Over the last several decades, there has been a steady rise in the prevalence of food allergy and other allergic diseases in the U.S. and other industrialized countries. Of concern, the most rapid rise in food allergy has been observed in children. Whereas the prevalence of food allergy is 3-4% in the overall population, it is 6-8% among children. In addition, there has also been a concurrent rise in the severity of food allergy reactions resulting in a greater number of hospitalizations. Although environmental factors are thought to play a significant role in this alarming trend, the specific causative agent(s) remain to be identified. We recently demonstrated that tert-butylhydroquinone (tBHQ), a synthetic food additive present in many processed foods, promotes polarization of CD4 T cells towards the Th2 lineage, a key step in the development of allergy. Furthermore, our preliminary studies demonstrate that tBHQ, at concentrations relevant to human exposure, exacerbates food allergy in an animal model, suggesting a potential role for tBHQ in the increased prevalence of food allergy in humans. For these studies, we utilized a unique model of food allergy that is adjuvant-free and does not require injections. The animals are sensitized to food allergen via transdermal administration, which results in a rapid rise in plasma levels of IgE and IgG1, antibodies associated with allergic response. It is worth noting that infants and toddlers may also be sensitized to food allergen transdermally through prolonged skin contact to food proteins through diaper wearing. A key limitation of our preliminary studies is that they were conducted in adult animals, whereas the highest prevalence of food allergy occurs in children. Therefore, a major goal of this proposal is to determine the effect of tBHQ on the immune response to food allergen in juvenile animals. Our central hypothesis is that the synthetic food additive tBHQ increases IgE/IgG1 production and exacerbates anaphylaxis in juvenile animals in response to food allergen. This hypothesis is based upon our strong preliminary data showing that adult mice exposed to a low dose of tBHQ equivalent to that found in the human diet, have a markedly increased immune response to food allergen, as evidenced by increased plasma levels of IgE and IgG1, greater decrease in body temperature in response to oral challenge, increased concentrations of mMCP-1 in plasma, increased mast cell degranulation, among other effects. We propose to test our hypothesis by 1) developing and characterizing a model of food allergy in juvenile animals and 2) using that model to determine the effect of tBHQ on the immune response to food allergen in juvenile animals.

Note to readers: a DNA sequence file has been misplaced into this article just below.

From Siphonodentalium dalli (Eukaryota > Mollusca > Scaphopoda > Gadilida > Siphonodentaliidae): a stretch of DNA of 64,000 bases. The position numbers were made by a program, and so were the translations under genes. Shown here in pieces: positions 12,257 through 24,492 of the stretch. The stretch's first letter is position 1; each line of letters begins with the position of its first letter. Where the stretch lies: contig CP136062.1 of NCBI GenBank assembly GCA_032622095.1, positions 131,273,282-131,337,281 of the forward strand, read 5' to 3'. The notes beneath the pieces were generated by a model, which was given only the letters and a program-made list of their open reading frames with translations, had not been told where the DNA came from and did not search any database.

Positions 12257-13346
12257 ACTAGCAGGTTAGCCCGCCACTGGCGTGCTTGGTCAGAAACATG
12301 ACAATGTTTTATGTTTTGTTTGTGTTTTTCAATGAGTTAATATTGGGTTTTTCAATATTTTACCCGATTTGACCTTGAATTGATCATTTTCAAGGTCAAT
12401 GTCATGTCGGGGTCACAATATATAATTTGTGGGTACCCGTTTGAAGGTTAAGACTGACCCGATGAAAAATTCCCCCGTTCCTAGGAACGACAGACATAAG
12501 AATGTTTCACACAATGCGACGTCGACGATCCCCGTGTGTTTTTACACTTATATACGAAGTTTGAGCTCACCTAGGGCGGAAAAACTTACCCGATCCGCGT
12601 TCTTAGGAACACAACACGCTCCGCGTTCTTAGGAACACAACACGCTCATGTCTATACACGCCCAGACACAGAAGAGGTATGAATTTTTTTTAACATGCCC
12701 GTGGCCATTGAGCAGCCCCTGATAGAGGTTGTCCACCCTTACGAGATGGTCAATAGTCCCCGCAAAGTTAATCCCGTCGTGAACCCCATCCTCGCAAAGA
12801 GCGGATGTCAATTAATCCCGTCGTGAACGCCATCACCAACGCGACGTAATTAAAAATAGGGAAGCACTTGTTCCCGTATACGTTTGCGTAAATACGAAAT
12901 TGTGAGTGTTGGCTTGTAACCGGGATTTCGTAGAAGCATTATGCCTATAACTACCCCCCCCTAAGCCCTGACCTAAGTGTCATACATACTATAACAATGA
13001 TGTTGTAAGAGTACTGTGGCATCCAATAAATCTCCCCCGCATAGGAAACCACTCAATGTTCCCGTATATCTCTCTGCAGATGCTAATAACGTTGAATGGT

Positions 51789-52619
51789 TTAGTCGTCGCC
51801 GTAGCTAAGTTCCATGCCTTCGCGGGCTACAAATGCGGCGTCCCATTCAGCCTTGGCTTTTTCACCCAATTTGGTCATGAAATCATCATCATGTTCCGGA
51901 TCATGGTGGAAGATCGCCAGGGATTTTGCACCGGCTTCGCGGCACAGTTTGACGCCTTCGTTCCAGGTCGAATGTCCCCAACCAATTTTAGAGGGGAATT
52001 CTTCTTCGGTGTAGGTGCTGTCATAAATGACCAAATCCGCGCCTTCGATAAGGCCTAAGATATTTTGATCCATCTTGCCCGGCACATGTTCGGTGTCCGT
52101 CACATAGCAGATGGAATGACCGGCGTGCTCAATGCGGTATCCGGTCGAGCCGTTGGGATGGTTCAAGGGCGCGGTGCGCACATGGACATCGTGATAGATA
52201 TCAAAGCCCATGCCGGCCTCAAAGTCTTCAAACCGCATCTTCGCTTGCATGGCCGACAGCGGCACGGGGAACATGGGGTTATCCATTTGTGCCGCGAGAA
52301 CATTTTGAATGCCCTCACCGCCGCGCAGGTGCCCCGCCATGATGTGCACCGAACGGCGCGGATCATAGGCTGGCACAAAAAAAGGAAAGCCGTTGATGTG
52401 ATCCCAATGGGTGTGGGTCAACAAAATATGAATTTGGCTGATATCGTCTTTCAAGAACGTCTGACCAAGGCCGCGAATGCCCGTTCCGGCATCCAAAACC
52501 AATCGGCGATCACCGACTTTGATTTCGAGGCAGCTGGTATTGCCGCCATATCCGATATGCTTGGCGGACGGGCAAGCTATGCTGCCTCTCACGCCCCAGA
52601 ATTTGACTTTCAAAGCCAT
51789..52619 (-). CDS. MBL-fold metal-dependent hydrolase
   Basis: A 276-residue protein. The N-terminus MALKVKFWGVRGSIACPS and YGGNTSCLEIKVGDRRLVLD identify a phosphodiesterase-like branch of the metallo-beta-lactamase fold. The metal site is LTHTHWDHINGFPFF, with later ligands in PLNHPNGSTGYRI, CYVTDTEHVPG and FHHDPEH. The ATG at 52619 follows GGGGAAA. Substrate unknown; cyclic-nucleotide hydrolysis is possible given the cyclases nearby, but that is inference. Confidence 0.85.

Over the last several decades, there has been a steady rise in the prevalence and severity of food allergy and other allergic diseases in the U.S. and other industrialized countries. Of concern, children seem to be particularly susceptible; the prevalence of food allergy in children is twice that of the overall population. Although environmental factors have been implicated, these have yet to be identified. Our preliminary data strongly suggest that the synthetic food additive tBHQ worsens anaphylaxis in response to food allergen in adult animals. The purpose of this project is to 1) develop a model of food allergy in juvenile animals and 2) to use that model to determine the effect of tBHQ on the immune response to food allergen in juvenile animals.